A variation of the system of FIG. 10 is shown in FIG. 12, in which the beam chopper 14' is also driven by shaft 76 through a clutch and indexing mechanism 84. The chopper 14' has the configuration shown in FIG. 13. In the embodiment of FIG. 12, the unmodulated light beam IT is passed through the chopper 14' where it forms the beams IR and IS, and the latter beams are then processed by the discs 70 and 72, as in the previous embodiment. The chopper 14' of FIG. 13 converts the light beam into the simulated IR and IS light beams which follow each other sequentially, and which are separated by dark periods. Square wave electrical synchronizing signals are generated by the calibrator's sync detector 42 with the transitions occurring during the dark periods between IR and IS. The resulting square wave signal is applied to the demodulator 18 of FIG. 1. This configuration does not check the total optical system of the spectrophotometer, but it provides a means for calibrating the detector 16 and the spectrophotometer's electronics.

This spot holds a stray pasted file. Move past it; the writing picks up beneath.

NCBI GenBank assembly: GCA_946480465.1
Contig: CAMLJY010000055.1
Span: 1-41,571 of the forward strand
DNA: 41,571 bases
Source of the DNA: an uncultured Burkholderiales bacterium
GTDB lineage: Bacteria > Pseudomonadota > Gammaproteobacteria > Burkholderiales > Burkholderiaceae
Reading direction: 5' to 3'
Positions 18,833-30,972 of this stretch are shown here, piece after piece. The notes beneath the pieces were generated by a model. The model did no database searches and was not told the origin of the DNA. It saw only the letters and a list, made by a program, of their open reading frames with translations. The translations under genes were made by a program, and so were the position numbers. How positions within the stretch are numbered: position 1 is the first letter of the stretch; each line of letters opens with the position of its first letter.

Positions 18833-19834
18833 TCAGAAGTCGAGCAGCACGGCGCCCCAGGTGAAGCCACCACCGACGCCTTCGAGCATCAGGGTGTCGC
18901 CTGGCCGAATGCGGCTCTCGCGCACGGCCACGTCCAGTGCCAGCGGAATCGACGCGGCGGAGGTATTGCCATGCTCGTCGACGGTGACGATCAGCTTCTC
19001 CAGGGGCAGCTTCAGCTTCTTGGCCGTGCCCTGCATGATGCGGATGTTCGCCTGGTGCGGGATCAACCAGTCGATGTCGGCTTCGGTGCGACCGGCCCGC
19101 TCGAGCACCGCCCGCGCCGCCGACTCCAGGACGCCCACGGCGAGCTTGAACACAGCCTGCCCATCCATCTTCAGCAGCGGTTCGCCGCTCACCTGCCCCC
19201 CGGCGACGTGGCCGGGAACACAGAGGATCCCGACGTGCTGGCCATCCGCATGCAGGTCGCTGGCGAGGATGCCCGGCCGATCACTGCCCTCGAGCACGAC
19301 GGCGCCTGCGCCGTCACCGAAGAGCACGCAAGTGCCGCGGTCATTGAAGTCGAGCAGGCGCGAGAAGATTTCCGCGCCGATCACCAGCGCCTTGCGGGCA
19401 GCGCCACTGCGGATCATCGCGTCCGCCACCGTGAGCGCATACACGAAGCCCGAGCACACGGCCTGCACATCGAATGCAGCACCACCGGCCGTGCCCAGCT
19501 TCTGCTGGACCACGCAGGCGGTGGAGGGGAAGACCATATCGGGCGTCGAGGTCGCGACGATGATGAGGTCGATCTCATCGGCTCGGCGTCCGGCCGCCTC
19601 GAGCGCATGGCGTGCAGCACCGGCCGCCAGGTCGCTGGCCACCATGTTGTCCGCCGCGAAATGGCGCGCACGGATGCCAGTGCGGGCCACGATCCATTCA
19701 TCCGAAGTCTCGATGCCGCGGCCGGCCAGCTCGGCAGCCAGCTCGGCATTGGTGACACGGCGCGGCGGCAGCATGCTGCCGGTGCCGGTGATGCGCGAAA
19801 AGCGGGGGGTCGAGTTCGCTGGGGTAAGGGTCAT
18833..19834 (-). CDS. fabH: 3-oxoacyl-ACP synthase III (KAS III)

The system of FIG. 12 functions as follows: initially only the chopper 14' rotates and both the IR and IS pulses pass through the filter A0 ' on disc 70 and A0 " on disc 72. The clutch 84 the connects filter disc 70 to the rotating chopper 14' so that the dark periods overlap the filter segment transition. The IR beam continues to pass through the filter A0 ' on disc 70 and A0 " on disc 72, while the IS beam passes through the filter A1 and A0 ". The value of A1 is changed to A1 +A2 when clutch 78 picks up filter disc 72. Again, the system provides three ratios A0 /A0 ; A0 /A1 ; A0 /(A1 +A2), which is adequate to calibrate most spectrophotometers.
While particular embodiments of the invention have been shown and described, modifications may be made. It is intended in the claims to cover the modifications which come within the spirit and scope of the invention.
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|U.S. Classification||356/418, 356/243.1, 356/320|